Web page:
TNFR1 affects several pathophysiologic pathways, including beta-amyloid (AB) metabolism that may offer insights into potential pathological processes by which chronic innate immune system activity affects risk of progression from normal cognition to MCI. In animal models, TNFR1 is associated with amyloidosis and APP processing (He et al., 2007; Paouri et al., 2017). Additionally, TNFR1 is a strong activator of apoptosis and triggers necroptosis. Recent studies in animal models have demonstrated that higher TNFR1 levels are associated with morphological damage in choroid plexus epithelial cells along the blood-brain barrier; removal thereof is associated with less degradation of the blood-brain barrier, less neuroinflammation, and ultimately less amyloidosis (Steeland et al., 2018). That we identified associations of elevated TNFR1 levels with steeper cognitive decline, but not with cross-sectional cognitive performance, underscores the potential importance of this pathological process early on in AD pathophysiology when AB accumulation is accelerating. Because both tau and amyloid can accumulate in normal individuals during mid-life (e.g., Pletnikova et al., 2018), progression from normal to MCI in this study might be driven by the acceleration of synaptic dysfunction resulting from these combined pathological processes.

IL-6 and markers of innate and adaptive immune activation showed no relationship with clinical progression or cognitive decline in the full sample in the present study. Given that both TNFR1 and IL-6 are commonly regarded as pro-inflammatory cytokines, their discordant association with cognitive decline was unexpected and suggests, perhaps, that these two cytokines relate differentially to progression of disease during the preclinical phase of AD. While there are previous reports of elevated IL-6 levels in individuals with AD (Brosseron et al., 2014), several studies of non-demented participants have found no association of IL-6 with cognitive decline and clinical progression (Metti et al., 2014a, b). Like IL-6, levels of CD40 were also not altered in cognitively normal individuals who subsequently progressed to MCI in the current study. However, previous studies have consistently reported elevated CD40 in patients with AD dementia (Ait-ghezala et al., 2008; Doecke et al., 2012). Thus, while IL-6 and CD40 appear to be elevated in the context of AD, these changes may not occur until later in the disease course than TNFR1, after clinically significant symptoms have emerged.

Sex differences in AD biomarkers is an active area of research (Deming et al., 2018). CD163 is a scavenger receptor, expressed on monocytes and macrophages, important for homeostatic regulation of immune function (Onofre et al., 2009). We selected this biomarker because of its associations with atherosclerosis and rheumatoid arthritis (and thus a plausible relationship with cognitive decline), but there are sex differences in the influence of various risk factors with these diseases. There is some evidence that estrogen blunts macrophage activation (Toniolo et al., 2015). It is thus plausible that blunted levels of CD163 in women confer a protective effect on risk of cognitive deterioration. We note, however, that there were no sex differences in the association of CD163 with cognitive decline. Thus, replication of a sex-specific effect of CD163 is especially important before drawing conclusions.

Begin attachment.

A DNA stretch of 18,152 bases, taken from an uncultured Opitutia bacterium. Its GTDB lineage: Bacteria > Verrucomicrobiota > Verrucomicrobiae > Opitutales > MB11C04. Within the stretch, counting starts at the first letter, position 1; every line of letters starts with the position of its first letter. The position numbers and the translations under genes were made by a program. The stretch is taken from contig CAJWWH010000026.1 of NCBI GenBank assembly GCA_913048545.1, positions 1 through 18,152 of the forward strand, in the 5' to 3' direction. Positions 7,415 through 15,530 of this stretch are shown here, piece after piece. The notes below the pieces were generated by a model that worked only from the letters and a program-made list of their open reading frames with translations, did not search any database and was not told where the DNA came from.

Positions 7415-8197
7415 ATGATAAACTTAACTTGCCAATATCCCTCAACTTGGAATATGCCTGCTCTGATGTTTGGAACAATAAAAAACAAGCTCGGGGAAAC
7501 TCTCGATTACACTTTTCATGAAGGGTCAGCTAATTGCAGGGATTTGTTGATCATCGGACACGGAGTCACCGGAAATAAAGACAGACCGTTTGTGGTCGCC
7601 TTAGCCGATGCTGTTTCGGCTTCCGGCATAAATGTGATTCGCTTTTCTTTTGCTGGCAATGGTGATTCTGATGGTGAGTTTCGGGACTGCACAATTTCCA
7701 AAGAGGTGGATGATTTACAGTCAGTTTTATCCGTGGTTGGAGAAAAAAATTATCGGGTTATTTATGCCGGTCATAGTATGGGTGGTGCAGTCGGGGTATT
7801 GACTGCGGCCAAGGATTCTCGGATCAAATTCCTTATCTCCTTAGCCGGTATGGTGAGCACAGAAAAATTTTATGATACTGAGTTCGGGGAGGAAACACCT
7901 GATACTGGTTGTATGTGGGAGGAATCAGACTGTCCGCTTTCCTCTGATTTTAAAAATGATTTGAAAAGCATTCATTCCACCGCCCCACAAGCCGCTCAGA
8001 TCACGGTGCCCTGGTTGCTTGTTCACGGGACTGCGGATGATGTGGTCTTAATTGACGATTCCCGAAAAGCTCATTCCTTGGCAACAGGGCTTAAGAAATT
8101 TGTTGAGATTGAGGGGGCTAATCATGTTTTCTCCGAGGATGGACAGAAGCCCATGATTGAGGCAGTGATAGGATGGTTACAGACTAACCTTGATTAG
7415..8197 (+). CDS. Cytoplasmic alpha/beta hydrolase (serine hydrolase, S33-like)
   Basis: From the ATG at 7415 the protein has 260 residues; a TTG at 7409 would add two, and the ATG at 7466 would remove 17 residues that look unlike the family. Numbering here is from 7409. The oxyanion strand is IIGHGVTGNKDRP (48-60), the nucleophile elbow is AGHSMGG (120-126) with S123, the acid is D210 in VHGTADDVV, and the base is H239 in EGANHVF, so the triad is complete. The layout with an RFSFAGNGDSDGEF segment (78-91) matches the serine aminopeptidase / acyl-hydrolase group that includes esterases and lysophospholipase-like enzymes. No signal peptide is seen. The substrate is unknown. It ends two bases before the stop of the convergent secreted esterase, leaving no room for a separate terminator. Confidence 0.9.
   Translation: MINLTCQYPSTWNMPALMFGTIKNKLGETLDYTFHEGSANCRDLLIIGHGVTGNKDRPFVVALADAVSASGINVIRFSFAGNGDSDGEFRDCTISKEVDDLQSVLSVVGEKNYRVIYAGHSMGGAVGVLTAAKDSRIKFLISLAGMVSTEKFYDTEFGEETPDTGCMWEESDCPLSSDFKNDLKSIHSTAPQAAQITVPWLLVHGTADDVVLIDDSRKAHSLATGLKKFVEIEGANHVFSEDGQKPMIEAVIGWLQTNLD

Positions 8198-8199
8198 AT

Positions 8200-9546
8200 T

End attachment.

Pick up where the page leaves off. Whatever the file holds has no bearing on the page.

This study has several strengths. We leveraged extensive follow-up of a cognitively normal cohort, with well-characterized cognitive performance and clinical outcomes. Most prior studies of chronic inflammation in this area are cross-sectional, or have insufficient longitudinal follow-up to characterize clinical progression, thus limiting our understanding of the potential role of chronic inflammation in pathological processes during early stages of AD. A second strength is that we were able to examine multiple domains of immune function; previous studies have focused on a more limited number of markers, generally inflammatory cytokines.

Several study limitations should be noted. Chronic systemic inflammation is more likely than short-term inflammation to play a role in AD pathogenesis (Cunningham et al., 2005). Biomarkers levels in the present study were assayed at a single occasion, thus capturing a single snapshot that may be representative of short term rather than chronic inflammatory pathway activation. Also, cross-sectional biomarker measurement likely contains random measurement error that likely would act to increase variability or noise around true associations. That we detected relationships for TNFR1 despite this limitation speaks to the magnitude of the relationship. A further limitation is that only 12% of the sample progressed to MCI over an average of 5.8 years of follow-up in the study. The relatively modest number of progressors limits the power to detect associations; with a larger number of progressors, additional associations may be identified. Follow-up time was not differential in this study by progression status, thus results are unlikely to be systematically biased. Related to this limitation, additional follow-up would improve power and could reveal additional associations. We note in Figure 2 a separation in risk of MCI progression between the top and bottom quartiles of CD25 apparent at the end of follow-up; although sample size is thin in this range, additional follow-up could reveal an effect of CD25 later than TNFR1. Finally, our study of inflammatory domains was not comprehensive enough to capture all potential markers and mechanisms. Although the biomarkers we selected are typical of the processes they are intended to reflect in this study, we evaluated just a few markers reflecting each process. Indeed, many other potential markers of inflammation could have been chosen for this study based on prior associations of tissue findings. For example, CRP has been found in neurofibrillary tangles and neuritic plaques in brains of people with AD (Duong et al., 1997), and soluble CD40 has been shown to be elevated in plasma of people with AD (Mocali et al., 2004; Ait-ghezala et al., 2008; Doecke et al., 2012) and predictive of progression to AD (Buchhave et al., 2009).